Category Archives: Media

Stop talking about the “border”

We have a right to defend ourselves” just as any other sovereign nation, proclaims Israel’s leaders as they give the order to use lethal force against peaceful protesters on the other side of the fence with Gaza.

Whether Israel is correct depends on two things:

(1) Does international human rights law apply to these facts or international humanitarian law (rules of war)? The question has been presented to Israel’s High Court of Justice.

Michael Lynk, the special rapporteur on human rights in the occupied Palestinian territory, said the killings on Monday reflected a “blatant excessive use of force by Israel” and likened them to “an eye for an eyelash.”

Mr. Lynk said that protesters appeared to pose no credible threat to Israeli military forces on the Israeli side. Under humanitarian law, he said, the killing of unarmed demonstrators could amount to a war crime, and he added that “impunity for these actions is not an option.”

(2) Is the fence between Gaza and Israel an international border or a fence separating two groups of people who each claim sovereignty over their territory?

You would be excused if you erroneously thought the fence was an international border because much of the mainstream media has adopted Israel’s framing of the issue.  Israel wants us to believe it has a border with Gaza; that since its withdrawal in 2005 the Gaza Strip is no longer occupied territory; and the fence represents an inviolable demarcation between Israel and “those people we prefer to call Arabs, not Palestinians.”

If Israel’s argument was correct, then the right to defend that border might have some merit, leaving aside the important issues of “Right of Return” and method of defense.

However, we succumb to Israel’s narrative at the expense of jettisoning the law of belligerent occupation, international humanitarian law and the facts that led to the establishment of Israel 70 years ago.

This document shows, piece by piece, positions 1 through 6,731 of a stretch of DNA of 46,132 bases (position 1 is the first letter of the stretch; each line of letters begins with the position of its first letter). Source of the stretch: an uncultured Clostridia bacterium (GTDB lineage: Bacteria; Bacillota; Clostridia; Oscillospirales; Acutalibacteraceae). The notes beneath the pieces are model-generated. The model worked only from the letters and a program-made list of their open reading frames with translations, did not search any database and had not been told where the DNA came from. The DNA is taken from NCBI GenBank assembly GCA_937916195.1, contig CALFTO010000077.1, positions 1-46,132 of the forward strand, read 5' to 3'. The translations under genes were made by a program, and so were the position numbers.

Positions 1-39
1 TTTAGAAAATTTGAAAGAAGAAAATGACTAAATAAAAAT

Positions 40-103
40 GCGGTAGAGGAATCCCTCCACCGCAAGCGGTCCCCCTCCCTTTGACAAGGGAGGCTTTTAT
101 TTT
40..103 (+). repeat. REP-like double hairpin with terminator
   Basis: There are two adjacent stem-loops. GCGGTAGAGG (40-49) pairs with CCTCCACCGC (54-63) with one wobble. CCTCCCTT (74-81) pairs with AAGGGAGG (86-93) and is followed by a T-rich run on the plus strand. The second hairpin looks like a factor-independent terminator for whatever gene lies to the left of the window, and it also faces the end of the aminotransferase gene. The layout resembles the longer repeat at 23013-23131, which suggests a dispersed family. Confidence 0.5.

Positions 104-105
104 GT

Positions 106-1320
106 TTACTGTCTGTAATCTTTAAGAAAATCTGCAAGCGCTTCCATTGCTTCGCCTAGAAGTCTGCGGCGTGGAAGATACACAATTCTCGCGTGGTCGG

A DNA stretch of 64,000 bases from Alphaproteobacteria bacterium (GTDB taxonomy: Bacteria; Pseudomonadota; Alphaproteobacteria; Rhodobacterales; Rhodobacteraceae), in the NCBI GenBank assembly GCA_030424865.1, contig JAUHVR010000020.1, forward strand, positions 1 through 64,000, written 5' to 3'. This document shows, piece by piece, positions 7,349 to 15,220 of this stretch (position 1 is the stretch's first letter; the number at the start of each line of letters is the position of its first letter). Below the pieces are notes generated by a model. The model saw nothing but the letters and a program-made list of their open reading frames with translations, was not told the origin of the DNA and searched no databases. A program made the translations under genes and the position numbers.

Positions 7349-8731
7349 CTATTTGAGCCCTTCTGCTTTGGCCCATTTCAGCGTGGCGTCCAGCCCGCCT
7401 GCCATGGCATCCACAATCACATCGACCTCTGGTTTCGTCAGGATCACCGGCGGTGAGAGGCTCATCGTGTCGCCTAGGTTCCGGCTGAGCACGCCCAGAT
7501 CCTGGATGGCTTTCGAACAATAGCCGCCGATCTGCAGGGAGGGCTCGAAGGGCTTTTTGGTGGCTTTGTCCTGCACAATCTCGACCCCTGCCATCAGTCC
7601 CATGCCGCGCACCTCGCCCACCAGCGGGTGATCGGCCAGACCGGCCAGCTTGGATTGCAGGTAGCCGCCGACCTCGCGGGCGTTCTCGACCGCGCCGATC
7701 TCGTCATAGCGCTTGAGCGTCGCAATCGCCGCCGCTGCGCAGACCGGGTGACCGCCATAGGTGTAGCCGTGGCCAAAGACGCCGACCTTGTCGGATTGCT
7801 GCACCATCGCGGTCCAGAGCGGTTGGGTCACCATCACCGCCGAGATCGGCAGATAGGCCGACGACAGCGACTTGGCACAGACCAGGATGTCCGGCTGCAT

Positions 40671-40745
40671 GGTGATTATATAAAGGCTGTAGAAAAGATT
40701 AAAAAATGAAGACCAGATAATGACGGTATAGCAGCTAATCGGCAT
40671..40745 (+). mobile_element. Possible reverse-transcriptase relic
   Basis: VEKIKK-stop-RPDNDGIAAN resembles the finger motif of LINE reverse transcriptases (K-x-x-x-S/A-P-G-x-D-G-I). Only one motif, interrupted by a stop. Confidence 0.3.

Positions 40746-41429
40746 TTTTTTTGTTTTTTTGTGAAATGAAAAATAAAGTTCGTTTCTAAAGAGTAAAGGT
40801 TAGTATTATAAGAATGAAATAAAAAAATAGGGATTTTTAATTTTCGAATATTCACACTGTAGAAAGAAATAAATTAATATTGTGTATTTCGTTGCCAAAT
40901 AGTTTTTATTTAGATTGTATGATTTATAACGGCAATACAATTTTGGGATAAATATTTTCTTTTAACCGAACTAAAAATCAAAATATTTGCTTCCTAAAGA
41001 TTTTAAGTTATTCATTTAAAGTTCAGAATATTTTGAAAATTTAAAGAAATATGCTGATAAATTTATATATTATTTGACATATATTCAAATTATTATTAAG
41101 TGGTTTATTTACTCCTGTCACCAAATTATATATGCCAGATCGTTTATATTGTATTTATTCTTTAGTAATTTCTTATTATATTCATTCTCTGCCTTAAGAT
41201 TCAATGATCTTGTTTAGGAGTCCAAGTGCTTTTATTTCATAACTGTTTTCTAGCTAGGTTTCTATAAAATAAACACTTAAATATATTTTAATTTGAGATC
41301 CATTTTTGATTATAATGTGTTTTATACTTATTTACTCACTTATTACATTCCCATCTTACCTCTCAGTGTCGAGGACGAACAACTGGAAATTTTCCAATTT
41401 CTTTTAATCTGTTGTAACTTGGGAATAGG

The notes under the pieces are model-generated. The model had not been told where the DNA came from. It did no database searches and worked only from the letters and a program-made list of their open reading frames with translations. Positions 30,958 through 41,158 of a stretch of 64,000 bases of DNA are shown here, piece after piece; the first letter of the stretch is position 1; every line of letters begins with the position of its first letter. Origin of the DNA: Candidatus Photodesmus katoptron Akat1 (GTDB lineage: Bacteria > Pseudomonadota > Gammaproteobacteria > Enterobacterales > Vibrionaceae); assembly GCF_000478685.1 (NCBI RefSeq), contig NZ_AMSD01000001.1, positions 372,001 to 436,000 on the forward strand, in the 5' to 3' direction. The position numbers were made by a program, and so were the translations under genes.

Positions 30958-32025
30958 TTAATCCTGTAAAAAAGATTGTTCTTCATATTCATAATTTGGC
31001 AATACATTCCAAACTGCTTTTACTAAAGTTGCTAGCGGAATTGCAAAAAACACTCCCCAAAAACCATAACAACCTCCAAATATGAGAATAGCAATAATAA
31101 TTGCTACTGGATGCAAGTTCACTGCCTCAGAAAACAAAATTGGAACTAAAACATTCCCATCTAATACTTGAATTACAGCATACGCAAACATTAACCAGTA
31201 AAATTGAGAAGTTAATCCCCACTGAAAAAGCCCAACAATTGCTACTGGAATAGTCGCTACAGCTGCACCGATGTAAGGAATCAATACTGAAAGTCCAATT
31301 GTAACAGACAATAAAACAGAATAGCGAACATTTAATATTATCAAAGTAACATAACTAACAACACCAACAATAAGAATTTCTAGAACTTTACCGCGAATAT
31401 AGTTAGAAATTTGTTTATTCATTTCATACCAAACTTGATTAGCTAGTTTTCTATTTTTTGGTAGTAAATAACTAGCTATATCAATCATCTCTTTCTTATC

israel_palestine_conflict

The current borders of the State of Israel are a result of war and of diplomatic agreements. The borders with Jordan and Egypt have been confirmed by peace treaties. The border with Lebanon resulted from the 1949 Armistice Agreement.  The borders with Syria and the Palestinians in the West Bank and Gaza have never been settled. In fact, Israeli Legislators have been passing laws to unilaterally extend Israel’s sovereignty into the West Bank, and they claim they no longer occupy the Gaza Strip. The U.N. and the international community have not recognized Israel’s unilateral pronouncements.

It’s time the mainstream media got the facts straight. Words matter.

Since the State of Israel does not have an internationally recognized border with the Palestinians in Gaza, the actions of both the Israeli military and the Palestinian protesters take on a significantly different cast.

The Palestinians are not trying to cross an inviolable border but rather exercising their Right of Return enshrined in Resolution 194 adopted by the United Nations on December 11, 1948.

The Israeli military is not protecting its sovereign border but rather killing unarmed protesters that have been caged in the world’s largest open air prison.

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The State of Israel may have superior military weapons, thanks in large measure to American taxpayers, but we should not capitulate to Israel’s false narrative.

There is no internationally recognized border between Israel and Gaza. It’s just a fence; actually two fences.  The New York Times is beginning to set the record straight. (May 16, 2018)

 

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Filed under Gaza, Israel, Israel Defense Forces, Media, People, Uncategorized, United Nations

Fact or fiction? #GreatReturnMarch

Yaser Murtaja

Yaser Murtaja – Palestinian journalist (killed April 6, 2018)

As the #GreatReturnMarch enters into its ninth day (of an expected 6 weeks of protest at the Gaza border), the Israeli propaganda (aka hasbara) is flying fast and furiously around the globe, almost as effectively as the Israeli military’s bullets are flying from the sharpshooters laying on their bellies on an earthen berm overlooking the protesters in Gaza.